Process Control & Instrumentation (CH 3040)


 Ralf Murphy
 4 years ago
 Views:
Transcription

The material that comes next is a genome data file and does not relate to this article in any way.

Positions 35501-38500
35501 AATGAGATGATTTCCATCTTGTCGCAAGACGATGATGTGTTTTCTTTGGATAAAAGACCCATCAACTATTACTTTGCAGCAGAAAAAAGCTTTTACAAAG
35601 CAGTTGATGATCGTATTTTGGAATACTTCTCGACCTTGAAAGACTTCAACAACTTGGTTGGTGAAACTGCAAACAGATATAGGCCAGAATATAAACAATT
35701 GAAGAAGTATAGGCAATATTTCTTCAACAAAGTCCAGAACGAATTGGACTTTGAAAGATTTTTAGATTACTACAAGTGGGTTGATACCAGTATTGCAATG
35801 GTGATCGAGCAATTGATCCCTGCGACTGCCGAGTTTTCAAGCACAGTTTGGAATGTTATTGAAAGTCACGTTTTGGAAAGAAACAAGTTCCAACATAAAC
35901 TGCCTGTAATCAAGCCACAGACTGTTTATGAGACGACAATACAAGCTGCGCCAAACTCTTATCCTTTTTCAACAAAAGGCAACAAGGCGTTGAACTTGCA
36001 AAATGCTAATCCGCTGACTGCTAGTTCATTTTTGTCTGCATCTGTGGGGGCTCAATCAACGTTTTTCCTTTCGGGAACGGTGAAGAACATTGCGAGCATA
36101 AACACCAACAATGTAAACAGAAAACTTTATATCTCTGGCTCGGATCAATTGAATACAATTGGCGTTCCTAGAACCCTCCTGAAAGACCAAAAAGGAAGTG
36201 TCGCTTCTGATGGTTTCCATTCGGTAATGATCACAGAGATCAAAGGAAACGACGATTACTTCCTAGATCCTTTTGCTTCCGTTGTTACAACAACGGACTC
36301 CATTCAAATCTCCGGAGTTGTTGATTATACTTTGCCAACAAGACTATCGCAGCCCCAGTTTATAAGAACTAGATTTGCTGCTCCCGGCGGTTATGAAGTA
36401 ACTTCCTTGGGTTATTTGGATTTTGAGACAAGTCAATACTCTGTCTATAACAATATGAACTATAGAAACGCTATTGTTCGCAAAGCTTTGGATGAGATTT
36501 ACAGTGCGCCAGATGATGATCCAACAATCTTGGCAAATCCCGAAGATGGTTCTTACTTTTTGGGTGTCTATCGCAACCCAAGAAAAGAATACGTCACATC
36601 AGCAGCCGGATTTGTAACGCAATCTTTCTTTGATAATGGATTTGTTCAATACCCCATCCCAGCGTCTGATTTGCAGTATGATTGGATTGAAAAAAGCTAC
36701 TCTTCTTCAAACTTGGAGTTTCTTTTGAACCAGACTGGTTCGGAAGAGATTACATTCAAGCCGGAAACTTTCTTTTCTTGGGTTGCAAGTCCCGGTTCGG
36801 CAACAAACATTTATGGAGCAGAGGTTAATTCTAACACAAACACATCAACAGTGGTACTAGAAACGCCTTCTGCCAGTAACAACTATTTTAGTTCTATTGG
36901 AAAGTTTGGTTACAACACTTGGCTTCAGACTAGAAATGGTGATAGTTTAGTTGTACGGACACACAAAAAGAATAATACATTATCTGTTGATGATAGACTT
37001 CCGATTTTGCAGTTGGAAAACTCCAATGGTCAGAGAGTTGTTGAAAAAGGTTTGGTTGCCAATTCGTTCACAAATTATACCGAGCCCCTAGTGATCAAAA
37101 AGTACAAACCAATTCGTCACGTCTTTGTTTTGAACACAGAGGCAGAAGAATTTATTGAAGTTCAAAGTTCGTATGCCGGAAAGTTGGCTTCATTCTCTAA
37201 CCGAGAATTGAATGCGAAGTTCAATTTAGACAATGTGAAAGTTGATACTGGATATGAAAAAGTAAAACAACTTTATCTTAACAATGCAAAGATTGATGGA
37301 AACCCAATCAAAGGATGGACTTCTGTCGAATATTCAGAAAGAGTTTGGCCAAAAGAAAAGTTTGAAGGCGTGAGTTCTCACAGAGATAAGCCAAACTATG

1 Firstorder systems Process Control & Instrumentation (CH 3040) Arun K. Tangirala Department of Chemical Engineering, IIT Madras January  April 010 Lectures: Mon, Tue, Wed, Fri Extra class: Thu A firstorder system a transfer function of the form: where Kp and τp are the gain and timeconstants of the system respectively The impulse, step and sinusoidal response are given by: where g(t) = K p τ p e t τp K p τ p s +1 = K p/τ p s +1/τ p y s (t) = K p (1 e t τp ) y f (t) = B sin(ω 0 t + φ) at steadystate B A = K p ; φ = tan τ 1 (τ p ω 0 ) p ω0 +1 Example s +1 u(t) = sin(π(0.)t) Sinusoidal (Frequency) Response Since sinusoids are also characterized by their frequencies, the steadystate response to such signals are also known as frequency response The LTI system, due to its linearity, will produce the same shape as the input, but at steadystate. The input will be, however, scaled and shifted The transient portion will be due to its inertia, which will die down if the system is stable. Consider a firstorder system G(s) excited with a sine input u(t) = Asin(ω0t) Y (s) = Kp Aω 0 τ ps+1 s +ω0 = y(t) =c 1 e t τp + c e jω0t + c 3 e jω0t The transient portion of the response dies off leaving behind the complex exponentials! Clearly c and c3 have to be complex conjugates of each other, i.e., c = c3* c = lim G(s) A A ; c = lim G(s) s jω0 jω 0 s jω0 jω 0 Thus, the steadystate response is, using polar representation: G(jω 0 )= G(jω 0 ) e j G(jω0) y s.s. (t) =(c e jω0t )=( A G(jω 0) e j G(jω0) e j π e jω 0t )=A G(jω 0 ) sin(ω 0 t + G(jω 0 ) Frequency response of LTI systems A very interesting result emerges: The steadystate response of an LTI system to a sinusoidal input is a scaled and shifted sine wave of the same frequency (as the input) u(t) = Asin(ω0t) LTI yss(t) = Bsin(ω0t + Φ) For any stable system, the steadystate output can be calculated by noting B A (ω 0) = G(jω 0 ) (Amplitude Ratio) ω0 refers to the input frequency φ(ω 0 ) = G(jω 0 ) (Phase shift) Observe that both amplification/attenuation and phase shift vary with the input frequency For causal systems, the phase shift Φ 0 (output can lag or be in phase with the input) Example (firstorder system): B A = K p ; φ = tan τ 1 (τ p ω 0 ) p ω